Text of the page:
The first two-week session ended at Purple Valley yesterday, which meant it was time for my dad to return home. I can’t believe how fast our time together went by. It seemed we were looking forward to the trip and planning this adventure for ages, anticipating what it might be like and imagining what it would mean to both of us. Without a doubt, our time together in Goa has been beyond memorable. Perhaps what was most fun about being here with Dad was spending time with him in the company of others who were getting to know both of us for the first time. How often do you get to make new friends, with your dad by your side?
It’s hard to believe that our second week at Purple Valley is already halfway over. I’m not ready for this experience to end – so I’m staying! That’s right…instead of moving on to Rolf and Marci next week as originally planned, Amy and I have decided to spend more time practicing with Petri. She’ll stay on for a third week, while I’m playing with the idea of staying right through until the end of the month. My practice has felt really strong here, and I want to seize the opportunity to see what more concentrated study with Petri could bring.
Since I began practicing Ashtanga yoga, I’ve often heard that one gains great benefit from adopting a “beginner’s mind”. That is, looking at yoga through the eyes of someone who is encountering this ancient practice for the first time, who has no agenda when it comes to adding on poses and learning new series, who sees each pose as only a new shape to make with the body, who is confronting new sensations of discomfort and thriving on new feelings of growth and improvement, and who – most importantly – remembers it’s just yoga, and nothing more than that.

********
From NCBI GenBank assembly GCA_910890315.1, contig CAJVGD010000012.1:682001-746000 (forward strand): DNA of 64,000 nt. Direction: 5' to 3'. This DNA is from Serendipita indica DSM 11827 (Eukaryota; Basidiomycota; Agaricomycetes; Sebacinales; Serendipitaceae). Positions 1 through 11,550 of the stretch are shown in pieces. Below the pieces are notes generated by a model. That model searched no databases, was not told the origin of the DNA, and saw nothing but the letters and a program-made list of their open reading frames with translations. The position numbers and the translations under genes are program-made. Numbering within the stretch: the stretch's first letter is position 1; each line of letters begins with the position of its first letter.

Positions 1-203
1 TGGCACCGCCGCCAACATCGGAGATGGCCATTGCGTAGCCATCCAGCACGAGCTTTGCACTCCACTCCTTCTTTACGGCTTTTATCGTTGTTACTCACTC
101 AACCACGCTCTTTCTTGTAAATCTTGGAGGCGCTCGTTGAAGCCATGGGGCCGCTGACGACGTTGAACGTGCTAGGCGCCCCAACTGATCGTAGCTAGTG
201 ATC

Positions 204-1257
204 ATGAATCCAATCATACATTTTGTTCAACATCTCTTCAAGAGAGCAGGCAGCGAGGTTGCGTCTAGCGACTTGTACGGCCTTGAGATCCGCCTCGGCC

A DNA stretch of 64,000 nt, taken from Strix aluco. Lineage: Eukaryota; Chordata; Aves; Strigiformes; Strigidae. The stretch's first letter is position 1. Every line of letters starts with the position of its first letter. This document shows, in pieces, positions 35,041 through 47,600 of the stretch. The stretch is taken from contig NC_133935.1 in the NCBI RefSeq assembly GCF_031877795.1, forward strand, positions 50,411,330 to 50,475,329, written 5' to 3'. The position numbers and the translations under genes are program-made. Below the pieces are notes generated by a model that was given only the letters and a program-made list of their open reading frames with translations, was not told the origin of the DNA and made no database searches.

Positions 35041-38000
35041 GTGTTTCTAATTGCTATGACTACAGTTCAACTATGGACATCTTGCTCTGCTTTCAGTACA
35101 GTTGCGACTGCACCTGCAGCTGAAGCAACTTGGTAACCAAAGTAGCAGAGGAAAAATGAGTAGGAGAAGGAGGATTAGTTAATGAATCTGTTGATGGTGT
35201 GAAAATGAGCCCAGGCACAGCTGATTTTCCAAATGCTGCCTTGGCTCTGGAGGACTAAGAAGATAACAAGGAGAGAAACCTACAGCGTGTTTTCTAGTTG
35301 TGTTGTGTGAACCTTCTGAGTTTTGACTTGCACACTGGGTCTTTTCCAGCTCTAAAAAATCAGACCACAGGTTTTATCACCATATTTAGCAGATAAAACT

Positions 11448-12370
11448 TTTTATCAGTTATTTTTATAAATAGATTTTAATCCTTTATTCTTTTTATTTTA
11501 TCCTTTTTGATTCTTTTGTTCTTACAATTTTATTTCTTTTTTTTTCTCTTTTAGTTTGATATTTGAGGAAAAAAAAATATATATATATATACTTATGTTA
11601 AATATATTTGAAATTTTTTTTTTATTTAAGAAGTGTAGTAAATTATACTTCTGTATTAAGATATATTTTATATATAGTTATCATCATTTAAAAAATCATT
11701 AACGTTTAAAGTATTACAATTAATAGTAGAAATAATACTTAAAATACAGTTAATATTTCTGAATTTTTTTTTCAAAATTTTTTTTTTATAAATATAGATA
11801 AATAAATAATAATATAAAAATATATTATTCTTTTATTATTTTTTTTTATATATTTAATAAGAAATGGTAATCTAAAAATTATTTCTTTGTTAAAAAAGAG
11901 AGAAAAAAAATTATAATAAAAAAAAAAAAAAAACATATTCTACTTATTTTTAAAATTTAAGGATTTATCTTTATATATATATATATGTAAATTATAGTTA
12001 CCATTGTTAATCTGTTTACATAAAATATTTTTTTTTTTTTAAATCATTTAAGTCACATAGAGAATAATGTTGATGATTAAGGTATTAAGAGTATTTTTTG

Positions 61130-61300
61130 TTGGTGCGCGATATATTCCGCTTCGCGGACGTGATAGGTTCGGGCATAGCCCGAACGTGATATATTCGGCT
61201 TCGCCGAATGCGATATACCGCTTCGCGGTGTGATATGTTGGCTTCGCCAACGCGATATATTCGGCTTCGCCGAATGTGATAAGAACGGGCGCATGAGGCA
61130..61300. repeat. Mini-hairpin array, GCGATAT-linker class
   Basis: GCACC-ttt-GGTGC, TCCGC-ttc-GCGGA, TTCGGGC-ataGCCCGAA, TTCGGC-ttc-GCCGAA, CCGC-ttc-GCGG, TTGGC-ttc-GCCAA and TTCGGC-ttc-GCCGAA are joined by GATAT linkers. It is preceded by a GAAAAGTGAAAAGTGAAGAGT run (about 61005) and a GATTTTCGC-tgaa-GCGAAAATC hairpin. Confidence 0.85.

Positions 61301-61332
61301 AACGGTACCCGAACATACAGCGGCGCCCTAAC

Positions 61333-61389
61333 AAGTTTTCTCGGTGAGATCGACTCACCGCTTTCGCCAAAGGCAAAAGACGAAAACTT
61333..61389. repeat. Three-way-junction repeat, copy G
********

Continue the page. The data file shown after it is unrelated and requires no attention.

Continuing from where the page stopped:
Last Saturday, along with my dad, Amy and Zev, I left Mumbai, bound for Goa. While the flight was short and uneventful, our cab ride to Purple Valley left me feeling like I’d been dragged onto a ride at Universal Studios that I really had no desire to be on in the first place. Each road we took was a 2-lane highway, packed with slow moving vehicles like buses, carts, and tourist-driven scooters. Our driver, who had to quickly deposit us at the retreat centre before going back to the airport for one more pick-up, was in a race with everyone else on the road. Constantly jockeying for position and passing into oncoming traffic whenever there was a split-second chance to get ahead, he had me closing my eyes on more than one occasion. When we finally arrived at our destination, I got out of the cab with wobbly legs and wandered into Purple Valley, slightly dazed but happy to have finally arrived.